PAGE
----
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Consultation begins on proposed Wellington City bus changes

Consultation begins on proposed Wellington City bus changes

People in the Wellington region are being encouraged to give their feedback on major changes proposed for Wellington bus services from Island Bay to Grenada.

Peter Glensor, Chair of Greater Wellington’s Economic Wellbeing Committee which oversees public transport, says the proposed changes would affect every bus route that runs throughout Wellington City south of Grenada North. These include some peak-only services that come from outside Wellington City.  The only exception is the Airport Flyer.

More than 317,000 people catch the 12,173 buses that run in this area each week.

“Most people’s regular travel patterns would be affected so we’re urging people to find out what the changes involve and let us know what they think.”

The proposed changes are the result of the first major review of Wellington City bus services in about 20 years. “Since then of course Wellington City, and people’s transport needs and expectations, have changed a lot. Many people have either travelled extensively or lived in cities around the world where public transport is easy to use, very frequent, and runs all day seven days a week. And that’s what they expect of a modern public transport system.

“The changes we are proposing bring Wellington into that kind of territory with, essentially, the creation of a new network. More core routes would provide bus services running to key employment, residential and recreational areas at least every 15 minutes, some every 10 minutes, from 6am till midnight seven days a week. On secondary routes services would run every 30 minutes to and between town centres and less populated residential areas, with regular and carefully planned connections to the core routes. Additional peak time services would also run on these routes. A significant number of peak-only services would run in many areas.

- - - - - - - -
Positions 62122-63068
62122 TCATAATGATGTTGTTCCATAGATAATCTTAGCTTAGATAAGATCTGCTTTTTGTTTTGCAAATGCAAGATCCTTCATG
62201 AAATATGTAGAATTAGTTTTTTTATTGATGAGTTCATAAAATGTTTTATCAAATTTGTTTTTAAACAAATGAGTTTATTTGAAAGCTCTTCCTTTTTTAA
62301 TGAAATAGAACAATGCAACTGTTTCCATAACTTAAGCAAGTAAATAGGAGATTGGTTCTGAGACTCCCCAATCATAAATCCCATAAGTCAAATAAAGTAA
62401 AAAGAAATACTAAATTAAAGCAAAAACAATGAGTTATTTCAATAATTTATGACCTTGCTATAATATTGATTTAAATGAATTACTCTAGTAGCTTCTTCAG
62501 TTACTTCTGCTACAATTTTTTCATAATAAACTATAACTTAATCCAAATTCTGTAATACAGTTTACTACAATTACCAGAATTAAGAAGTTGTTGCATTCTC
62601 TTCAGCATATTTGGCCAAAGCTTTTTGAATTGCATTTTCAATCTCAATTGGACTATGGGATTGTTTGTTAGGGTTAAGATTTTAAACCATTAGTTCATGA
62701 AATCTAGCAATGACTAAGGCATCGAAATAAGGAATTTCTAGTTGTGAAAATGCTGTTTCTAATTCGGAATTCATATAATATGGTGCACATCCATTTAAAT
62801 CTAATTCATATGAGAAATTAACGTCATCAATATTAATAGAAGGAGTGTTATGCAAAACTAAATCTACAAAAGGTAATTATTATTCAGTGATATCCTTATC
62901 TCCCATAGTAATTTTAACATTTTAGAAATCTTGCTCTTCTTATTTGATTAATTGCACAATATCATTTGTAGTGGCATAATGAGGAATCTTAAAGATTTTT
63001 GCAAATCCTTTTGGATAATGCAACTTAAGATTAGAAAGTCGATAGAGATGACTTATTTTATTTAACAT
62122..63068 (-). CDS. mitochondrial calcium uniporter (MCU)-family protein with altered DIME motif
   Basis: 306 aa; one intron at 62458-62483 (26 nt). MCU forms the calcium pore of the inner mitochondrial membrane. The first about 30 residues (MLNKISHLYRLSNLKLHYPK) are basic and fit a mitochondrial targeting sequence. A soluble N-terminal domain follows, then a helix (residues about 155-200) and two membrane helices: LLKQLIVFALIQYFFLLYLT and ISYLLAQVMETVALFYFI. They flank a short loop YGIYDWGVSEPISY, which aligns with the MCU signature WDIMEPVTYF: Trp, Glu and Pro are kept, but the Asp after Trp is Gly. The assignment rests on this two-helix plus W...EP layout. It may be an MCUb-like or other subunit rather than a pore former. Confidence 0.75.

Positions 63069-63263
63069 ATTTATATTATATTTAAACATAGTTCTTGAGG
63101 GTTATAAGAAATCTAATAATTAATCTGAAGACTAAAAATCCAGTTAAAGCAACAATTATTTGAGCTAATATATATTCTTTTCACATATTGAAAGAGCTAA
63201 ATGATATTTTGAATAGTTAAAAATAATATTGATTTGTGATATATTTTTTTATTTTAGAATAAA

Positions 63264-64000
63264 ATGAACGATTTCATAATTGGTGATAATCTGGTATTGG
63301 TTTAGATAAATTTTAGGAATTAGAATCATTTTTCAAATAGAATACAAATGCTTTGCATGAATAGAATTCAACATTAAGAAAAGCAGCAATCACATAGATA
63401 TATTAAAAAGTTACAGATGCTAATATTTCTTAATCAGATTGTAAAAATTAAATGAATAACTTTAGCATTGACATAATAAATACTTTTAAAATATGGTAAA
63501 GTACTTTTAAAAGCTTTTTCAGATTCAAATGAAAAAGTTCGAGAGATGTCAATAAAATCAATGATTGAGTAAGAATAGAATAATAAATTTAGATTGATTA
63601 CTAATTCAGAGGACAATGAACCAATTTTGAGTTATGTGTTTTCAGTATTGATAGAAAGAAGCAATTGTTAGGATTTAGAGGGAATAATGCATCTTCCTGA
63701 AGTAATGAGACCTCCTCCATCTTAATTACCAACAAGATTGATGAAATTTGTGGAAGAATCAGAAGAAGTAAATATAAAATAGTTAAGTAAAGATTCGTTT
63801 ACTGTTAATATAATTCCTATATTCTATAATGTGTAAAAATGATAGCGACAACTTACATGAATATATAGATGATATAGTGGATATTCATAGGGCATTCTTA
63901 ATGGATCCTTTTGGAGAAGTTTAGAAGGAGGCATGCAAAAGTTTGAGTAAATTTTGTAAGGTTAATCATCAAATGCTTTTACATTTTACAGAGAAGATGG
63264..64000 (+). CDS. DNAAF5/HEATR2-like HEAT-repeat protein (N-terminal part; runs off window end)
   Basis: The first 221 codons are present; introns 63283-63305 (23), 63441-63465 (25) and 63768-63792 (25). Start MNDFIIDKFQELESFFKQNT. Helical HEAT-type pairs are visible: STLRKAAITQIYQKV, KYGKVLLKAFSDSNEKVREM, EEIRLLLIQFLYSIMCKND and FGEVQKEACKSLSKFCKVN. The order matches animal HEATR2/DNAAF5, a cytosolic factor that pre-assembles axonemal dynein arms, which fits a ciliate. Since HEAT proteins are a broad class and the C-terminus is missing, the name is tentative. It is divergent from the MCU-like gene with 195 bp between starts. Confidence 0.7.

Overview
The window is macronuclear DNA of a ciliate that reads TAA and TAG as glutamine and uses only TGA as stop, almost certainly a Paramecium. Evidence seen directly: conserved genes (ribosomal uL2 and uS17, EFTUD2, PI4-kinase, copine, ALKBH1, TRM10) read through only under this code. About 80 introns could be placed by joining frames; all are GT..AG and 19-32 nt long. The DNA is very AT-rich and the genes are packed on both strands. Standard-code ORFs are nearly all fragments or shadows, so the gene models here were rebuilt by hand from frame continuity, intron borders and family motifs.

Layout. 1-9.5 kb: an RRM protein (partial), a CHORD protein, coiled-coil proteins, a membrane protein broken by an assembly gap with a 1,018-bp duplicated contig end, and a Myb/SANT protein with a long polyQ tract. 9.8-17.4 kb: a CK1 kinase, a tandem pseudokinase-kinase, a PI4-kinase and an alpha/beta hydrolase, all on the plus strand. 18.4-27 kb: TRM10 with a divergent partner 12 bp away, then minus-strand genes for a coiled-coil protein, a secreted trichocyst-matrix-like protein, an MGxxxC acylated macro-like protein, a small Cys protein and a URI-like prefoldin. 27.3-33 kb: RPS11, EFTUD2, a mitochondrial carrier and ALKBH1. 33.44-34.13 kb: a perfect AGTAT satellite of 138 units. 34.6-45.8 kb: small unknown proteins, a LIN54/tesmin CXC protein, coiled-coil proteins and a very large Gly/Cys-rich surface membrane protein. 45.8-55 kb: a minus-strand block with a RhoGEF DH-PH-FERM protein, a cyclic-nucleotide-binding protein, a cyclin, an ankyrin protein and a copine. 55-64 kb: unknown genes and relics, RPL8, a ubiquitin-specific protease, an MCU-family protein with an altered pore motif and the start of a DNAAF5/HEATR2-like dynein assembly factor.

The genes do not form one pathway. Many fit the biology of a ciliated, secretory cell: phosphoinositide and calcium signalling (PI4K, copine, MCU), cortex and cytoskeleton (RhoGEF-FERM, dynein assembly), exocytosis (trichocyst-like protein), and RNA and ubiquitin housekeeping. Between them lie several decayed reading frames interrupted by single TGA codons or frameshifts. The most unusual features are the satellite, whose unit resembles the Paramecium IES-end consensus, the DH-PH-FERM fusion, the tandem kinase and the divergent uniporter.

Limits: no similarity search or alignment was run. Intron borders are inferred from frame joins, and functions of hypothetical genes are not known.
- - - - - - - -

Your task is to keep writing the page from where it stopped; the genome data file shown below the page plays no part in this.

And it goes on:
“Simpler routes and better connections from one service to another would make it much easier for many people to get around Wellington on the bus. For example, under these changes 75% of people, compared to 58% at present, would be within a 10 minute walk of a high frequency core bus route.”

The proposed changes also aim to reduce congestion on the Golden Mile through Wellington CBD, which is used by more than 140 buses per hour in the morning and evening peak. “We’re proposing that one of the core, high frequency bus routes runs along The Terrace and that some peak-only services run along the waterfront quays. This would reduce the bunching effect of buses on the Golden Mile, particularly at Willis and Manners Streets, in this part of the city.”

“We’re very keen to hear if people think we are heading in the right direction with the concept of a three-tiered network made up of core, secondary and peak-only services. If approved, the changes would be rolled out over several years, beginning next year, as they will require very detailed timetable planning and big changes to infrastructure and technology.”

A series of community information sessions will also be held where Greater Wellington staff will be on hand to take people through the proposals. Details of these sessions are below.  People need to give their feedback by Friday 16 March.

For more information, contact our media team.


 Community information sessions - Greater Wellington staff will be on hand to answer your questions and take you through the proposed changes.




Wellington CBD

Tuesday 28 February 11am-1pm

Wednesday 29 February 12-2pm.

Greater Wellington Regional Council 142 Wakefield St, Meeting Room 1, Ground Floor.





Saturday 3 March 10am-12pm
Monday 5 March 11am-1pm.

Karori Community Centre,
7 Beauchamp St.





Saturday 3 March 1-3pm
Tuesday 6 March 11am-1pm.

Johnsonville Mall.





Wednesday 7 March 11am-1pm
Saturday 10 March 1-3pm.

Newtown Hall,
cnr Daniell and Constable Sts.





Thursday 8 March 11am-1pm
Saturday 10 March 10am-12pm

Kilbirnie Community Centre,
56-58 Bay Rd.


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